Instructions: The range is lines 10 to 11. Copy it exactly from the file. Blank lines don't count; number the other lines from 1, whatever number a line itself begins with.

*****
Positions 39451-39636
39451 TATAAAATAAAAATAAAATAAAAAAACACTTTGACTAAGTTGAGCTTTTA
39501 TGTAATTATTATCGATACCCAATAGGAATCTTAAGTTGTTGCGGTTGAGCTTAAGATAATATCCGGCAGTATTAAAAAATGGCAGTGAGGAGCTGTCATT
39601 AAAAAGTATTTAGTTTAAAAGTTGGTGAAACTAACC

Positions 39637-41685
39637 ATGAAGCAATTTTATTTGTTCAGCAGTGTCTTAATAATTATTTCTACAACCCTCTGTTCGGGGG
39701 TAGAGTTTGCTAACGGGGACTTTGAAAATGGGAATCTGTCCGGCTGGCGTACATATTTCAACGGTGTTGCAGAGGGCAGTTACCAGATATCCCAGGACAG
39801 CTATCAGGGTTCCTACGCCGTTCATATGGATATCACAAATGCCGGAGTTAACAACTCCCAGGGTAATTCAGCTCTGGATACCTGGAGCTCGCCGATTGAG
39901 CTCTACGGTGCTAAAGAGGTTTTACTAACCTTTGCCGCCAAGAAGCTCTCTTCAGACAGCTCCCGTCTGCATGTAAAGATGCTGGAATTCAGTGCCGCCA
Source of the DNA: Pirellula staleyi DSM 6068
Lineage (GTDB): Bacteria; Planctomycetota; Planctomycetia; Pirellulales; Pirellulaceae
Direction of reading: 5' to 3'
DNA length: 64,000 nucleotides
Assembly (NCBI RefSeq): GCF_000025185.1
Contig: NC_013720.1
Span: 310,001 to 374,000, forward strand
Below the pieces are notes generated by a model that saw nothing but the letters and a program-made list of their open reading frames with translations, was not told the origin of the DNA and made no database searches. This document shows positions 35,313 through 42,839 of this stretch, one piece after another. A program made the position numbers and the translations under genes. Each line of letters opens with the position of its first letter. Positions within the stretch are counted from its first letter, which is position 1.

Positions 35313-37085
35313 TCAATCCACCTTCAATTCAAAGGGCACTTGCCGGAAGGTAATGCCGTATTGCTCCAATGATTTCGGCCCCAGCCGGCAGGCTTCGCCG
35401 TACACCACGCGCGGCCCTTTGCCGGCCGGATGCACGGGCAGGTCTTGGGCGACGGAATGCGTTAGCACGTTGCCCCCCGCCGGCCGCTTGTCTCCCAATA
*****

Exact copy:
Source of the DNA: Pirellula staleyi DSM 6068
Lineage (GTDB): Bacteria; Planctomycetota; Planctomycetia; Pirellulales; Pirellulaceae